Galway Bay fm newsroom – NUI Galway has been heavily criticised by the Dáils Public Accounts Committee over a ‘major failure’ in corporate governance at the university.
It’s as the PAC has published its report into the financial accounts of seven third level institutions nationwide.
The PAC report focuses on the financial accounts of seven third-level institutions across Ireland – NUI Galway, Dublin IT, University College Cork, Cork IT, the University of Limerick, Waterford IT and Dundalk IT.
It’s described by committee Chairman Deputy Sean Fleming as a vital tool in ensuring bodies funded by the taxpayer are held publicly accountable for their spending.
The report highlights a lack of transparency over the way money is spent at some of the institutions under scrutiny – as well as failures in corporate goverance.
The report criticises NUI Galway for delays of more than two years in providing up-to-date certified accounts.
It describes the situation as grave – and says it’s unacceptable that NUI Galway is continuing to receive state funding with records that are years out of date.
It says the delay in presenting accounts is a major failure of corporate goverance and must be regularised immediatey.
Also raised is the use of, and accounting for, foundations and trust funds – with NUI Galway having a foundation balance of almost €60 million as of June 2014.
This is the largest such fund of all the institutions examined by a significant margain – and the report notes a significant overlap of membership between institutions boards and the boards of the foundations associated with those institutions.
During 2013, NUI Galway also spent over 1 million euro on non-competitive tender contracts which are described as posing a significant risk to value for money.
The report further raises issues over the cost of temporary staff, on which the university spent almost 2.3 million euro during 2015 alone.
The PAC report puts forward a list of recommendations for all seven universities examined – including much faster filing of accounts, better compliance with procurement guidelines and greater liason with the Higher Education Authority.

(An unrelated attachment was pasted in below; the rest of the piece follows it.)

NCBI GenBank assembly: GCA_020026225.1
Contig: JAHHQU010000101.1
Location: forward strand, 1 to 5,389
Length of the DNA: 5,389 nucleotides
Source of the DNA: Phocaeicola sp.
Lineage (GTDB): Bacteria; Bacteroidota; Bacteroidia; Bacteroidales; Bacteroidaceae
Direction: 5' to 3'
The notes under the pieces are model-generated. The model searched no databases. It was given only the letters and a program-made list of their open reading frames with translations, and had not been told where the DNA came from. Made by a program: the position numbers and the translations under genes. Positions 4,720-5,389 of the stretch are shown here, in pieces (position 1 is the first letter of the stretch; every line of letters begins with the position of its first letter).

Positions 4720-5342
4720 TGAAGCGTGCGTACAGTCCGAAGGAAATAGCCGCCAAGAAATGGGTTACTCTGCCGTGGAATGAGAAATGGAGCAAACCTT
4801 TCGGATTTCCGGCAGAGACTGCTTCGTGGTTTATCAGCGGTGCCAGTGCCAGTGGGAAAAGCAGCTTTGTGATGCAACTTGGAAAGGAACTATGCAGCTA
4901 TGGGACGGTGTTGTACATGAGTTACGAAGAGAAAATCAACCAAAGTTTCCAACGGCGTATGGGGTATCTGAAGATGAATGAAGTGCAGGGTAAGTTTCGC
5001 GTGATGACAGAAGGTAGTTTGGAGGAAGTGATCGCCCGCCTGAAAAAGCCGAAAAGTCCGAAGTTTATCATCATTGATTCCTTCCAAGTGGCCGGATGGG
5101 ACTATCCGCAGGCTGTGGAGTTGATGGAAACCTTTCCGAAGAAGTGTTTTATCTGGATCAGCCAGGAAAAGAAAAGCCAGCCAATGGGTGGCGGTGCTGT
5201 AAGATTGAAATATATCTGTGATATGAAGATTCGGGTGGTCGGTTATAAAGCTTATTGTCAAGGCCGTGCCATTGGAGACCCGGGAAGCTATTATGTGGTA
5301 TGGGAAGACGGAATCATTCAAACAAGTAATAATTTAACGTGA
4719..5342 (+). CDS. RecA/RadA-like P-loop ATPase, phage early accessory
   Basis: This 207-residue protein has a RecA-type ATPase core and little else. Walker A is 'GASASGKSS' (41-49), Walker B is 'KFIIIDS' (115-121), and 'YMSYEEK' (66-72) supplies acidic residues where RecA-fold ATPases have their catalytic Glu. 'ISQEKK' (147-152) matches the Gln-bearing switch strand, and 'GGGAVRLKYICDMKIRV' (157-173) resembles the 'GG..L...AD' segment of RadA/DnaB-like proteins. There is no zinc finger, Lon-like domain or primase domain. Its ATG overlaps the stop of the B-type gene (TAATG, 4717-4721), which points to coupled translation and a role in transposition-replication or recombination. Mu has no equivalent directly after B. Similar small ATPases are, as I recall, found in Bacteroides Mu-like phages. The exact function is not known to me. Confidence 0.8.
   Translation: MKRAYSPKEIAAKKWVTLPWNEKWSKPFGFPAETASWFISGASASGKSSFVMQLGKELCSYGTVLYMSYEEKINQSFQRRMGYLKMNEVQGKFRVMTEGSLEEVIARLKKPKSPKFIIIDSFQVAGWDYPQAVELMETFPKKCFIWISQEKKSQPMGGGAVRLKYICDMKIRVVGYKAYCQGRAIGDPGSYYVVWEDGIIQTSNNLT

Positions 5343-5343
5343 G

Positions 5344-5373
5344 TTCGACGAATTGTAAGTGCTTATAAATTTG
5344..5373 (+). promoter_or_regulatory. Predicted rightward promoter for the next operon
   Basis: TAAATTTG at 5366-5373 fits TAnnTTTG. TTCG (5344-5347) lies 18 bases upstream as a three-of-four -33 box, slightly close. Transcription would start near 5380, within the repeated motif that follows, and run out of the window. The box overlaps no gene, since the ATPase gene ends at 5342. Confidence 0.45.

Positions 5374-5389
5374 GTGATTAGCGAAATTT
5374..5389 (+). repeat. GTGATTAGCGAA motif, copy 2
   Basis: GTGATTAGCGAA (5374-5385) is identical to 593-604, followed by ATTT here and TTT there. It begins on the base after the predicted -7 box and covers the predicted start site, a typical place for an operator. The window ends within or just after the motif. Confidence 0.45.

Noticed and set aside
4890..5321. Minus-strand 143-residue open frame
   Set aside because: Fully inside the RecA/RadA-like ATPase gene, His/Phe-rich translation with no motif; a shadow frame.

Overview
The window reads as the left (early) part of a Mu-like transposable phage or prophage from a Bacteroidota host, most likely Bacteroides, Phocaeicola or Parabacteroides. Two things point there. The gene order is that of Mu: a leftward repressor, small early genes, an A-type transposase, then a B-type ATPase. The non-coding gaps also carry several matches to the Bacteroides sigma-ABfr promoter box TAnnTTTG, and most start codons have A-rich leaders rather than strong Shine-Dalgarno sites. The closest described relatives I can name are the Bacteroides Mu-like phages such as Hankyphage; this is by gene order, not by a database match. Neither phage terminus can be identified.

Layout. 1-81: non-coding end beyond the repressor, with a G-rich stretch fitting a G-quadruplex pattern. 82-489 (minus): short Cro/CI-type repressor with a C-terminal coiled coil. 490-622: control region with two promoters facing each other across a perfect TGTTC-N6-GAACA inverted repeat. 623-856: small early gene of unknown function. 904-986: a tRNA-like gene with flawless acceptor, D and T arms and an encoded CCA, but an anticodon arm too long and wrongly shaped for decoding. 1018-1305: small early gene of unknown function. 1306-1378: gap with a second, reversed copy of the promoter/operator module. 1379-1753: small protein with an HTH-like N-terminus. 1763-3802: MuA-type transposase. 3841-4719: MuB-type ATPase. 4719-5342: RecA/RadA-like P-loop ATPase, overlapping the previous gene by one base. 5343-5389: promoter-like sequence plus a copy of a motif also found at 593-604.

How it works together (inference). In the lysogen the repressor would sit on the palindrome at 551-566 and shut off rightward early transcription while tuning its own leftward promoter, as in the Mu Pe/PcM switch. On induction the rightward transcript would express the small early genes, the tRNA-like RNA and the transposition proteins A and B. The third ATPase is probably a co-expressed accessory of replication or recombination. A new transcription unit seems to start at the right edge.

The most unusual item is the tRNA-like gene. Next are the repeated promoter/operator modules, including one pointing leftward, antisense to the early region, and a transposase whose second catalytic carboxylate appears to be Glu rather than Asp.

Irish speaking University of Galway students awarded €1,000 scholarship
GBFM Newsroom – University of Galway has awarded sixteen Irish speaking students with dedicated accommodation and scholarships for the academic year.
The awards were issued under the Irish Language Residential scheme, which was launched in 1991.
The students will share Teach na Gaeilge in Corrib Village and receive a €1,000 scholarship to support with their accommodation costs.
Caroline Ní Fhlatharta, Oifigeach na Gaeilge at University of Galway outlines the purpose of the scheme.
Plans lodged for new fuel station and garage in Tuam
GBFM Newsroom – Plans have been lodged for a new fuel station and garage in Tuam.
The development is led by Corrib Oil Limited and would be located on the Ballygaddy Road at Airglooney.
It would include the construction of a commercial warehouse and vehicle repair building, and fuel storage and distribution depot, as well as a sales forecourt, shop and offices.
County planners are due to make a decision in November.
Plans lodged for Primary Care Centre in Claregalway
GBFM Newsroom – Plans have been lodged for a Primary Care Centre in Claregalway.
The plan is led by Philip Doyle of Valley Healthcare Fund.
Primary Care Centres offer a range of health services at a single location such as public health, community nursing, physiotherapy, occupational and speech therapy, and x-ray services.
The proposed centre for Claregalway would be located at Cahergowan, and would be a two story building, including a pharmacy at ground level.
The works would also include the widening of the existing Montiagh Road and footpath links from the site to the junction with the N83.
County planners are due to make a decision next month.